Liz Wiseman in Multipliers identifies 5 traits that leaders have who grow people – develop them and allow them to improve.
And areas of weakness? They improve but, more importantly, they aren’t used to hold someone back from progress and growing.
Differentiate to grow Strengths
Too often an inordinate amount of time is devoted to weaknesses instead of building teams that are strong because of the variety of strengths the people on the team possess. Teachers, for the most part, spend their days working in classrooms with students. Many teachers are themselves Multipliers, helping students to grow and develop strengths. However these strengths aren’t the one’s found on tests or reflected in test scores which shifts the focus away from helping both teachers and students grow and develop their strengths.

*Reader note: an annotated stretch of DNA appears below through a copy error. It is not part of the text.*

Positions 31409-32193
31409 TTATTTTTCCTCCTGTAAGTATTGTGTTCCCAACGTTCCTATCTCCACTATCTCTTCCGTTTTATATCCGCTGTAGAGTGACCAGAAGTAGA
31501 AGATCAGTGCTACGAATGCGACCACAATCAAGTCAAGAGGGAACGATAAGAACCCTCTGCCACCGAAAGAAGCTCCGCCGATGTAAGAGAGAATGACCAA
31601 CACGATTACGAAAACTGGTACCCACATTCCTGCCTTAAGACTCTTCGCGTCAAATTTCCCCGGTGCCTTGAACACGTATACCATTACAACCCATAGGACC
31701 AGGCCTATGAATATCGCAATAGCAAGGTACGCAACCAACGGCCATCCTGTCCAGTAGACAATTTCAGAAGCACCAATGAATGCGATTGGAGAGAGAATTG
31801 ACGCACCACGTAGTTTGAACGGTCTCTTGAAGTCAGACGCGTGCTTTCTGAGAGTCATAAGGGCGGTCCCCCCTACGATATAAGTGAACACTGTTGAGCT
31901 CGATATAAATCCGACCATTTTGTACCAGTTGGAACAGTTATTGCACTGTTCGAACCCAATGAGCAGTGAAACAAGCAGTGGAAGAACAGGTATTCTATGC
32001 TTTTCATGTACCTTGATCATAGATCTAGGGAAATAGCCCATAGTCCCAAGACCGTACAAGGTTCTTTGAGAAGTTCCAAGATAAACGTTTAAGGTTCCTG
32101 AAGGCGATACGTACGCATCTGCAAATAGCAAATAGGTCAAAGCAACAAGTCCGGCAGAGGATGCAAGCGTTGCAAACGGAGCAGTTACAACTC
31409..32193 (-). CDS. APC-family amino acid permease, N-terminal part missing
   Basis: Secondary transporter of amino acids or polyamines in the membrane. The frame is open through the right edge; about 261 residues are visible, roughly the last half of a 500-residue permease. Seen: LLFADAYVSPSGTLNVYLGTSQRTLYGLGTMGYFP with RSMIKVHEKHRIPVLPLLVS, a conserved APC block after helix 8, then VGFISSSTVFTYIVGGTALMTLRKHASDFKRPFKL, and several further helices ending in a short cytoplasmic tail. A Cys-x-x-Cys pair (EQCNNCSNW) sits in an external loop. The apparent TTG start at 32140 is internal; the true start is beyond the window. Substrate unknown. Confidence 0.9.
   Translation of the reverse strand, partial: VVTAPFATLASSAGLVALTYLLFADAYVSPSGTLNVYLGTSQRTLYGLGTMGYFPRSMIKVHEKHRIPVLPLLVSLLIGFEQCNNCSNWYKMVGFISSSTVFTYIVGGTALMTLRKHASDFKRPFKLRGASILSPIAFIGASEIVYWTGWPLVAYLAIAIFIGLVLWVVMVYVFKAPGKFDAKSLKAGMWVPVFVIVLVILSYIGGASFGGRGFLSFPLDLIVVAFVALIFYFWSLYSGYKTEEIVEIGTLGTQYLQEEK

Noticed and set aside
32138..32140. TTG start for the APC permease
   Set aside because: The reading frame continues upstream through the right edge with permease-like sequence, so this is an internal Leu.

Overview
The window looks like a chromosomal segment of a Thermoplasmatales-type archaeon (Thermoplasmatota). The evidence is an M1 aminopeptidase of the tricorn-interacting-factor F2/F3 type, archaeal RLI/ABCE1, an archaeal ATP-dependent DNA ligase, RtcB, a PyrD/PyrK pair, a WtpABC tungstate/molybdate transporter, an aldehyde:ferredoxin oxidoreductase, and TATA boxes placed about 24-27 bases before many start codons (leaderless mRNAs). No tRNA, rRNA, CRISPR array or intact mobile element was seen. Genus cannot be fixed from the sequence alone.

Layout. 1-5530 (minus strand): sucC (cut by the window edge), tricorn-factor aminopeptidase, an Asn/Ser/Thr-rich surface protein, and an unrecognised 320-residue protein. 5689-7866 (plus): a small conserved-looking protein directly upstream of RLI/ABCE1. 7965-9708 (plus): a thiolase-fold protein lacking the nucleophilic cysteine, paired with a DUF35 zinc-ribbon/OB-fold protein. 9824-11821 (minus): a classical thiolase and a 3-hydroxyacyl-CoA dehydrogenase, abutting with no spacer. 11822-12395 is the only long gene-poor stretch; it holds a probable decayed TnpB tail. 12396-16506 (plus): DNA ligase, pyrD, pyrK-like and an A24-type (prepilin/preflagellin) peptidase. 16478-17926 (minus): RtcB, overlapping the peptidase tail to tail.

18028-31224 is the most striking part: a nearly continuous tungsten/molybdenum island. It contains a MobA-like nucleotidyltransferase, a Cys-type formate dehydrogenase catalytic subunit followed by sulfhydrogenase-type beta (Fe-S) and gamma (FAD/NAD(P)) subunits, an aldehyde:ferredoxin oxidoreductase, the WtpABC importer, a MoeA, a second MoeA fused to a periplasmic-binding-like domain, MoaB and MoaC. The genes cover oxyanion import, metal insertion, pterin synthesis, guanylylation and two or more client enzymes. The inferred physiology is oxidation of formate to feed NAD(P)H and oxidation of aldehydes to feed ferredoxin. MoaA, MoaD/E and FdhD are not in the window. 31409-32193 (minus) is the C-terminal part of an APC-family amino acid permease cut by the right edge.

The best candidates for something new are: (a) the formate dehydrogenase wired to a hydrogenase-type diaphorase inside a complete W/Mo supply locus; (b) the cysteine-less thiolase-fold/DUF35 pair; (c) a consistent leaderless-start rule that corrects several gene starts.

Too often, time is spent trying to improve areas of weakness that result in minimal improvement while areas of strength are left without development. This stifles growth and drains students and teachers of energy. To have innovation, supporting people to use their strengths gives them the freedom to develop these and improve.
We tend to think of innovation as arising from a single brilliant flash of insight, but the truth is that it is a drawn out process involving the discovery of an insight, the engineering a solution and then the transformation of an industry or field. That’s almost never achieved by one person or even within one organization.
If we truly are looking for innovation in education, focusing on improving deficits will not bring that innovation. Instead, allowing people, teachers and students, to use, develop and grow their strengths through collaborative efforts and connecting provides opportunity for creativity and innovation and the possibility of transformational growth.
How are you growing others strengths? How are you growing your own strengths? I’d love to hear your experiences either of helping others to grow or someone who helped you and the impact it had on you.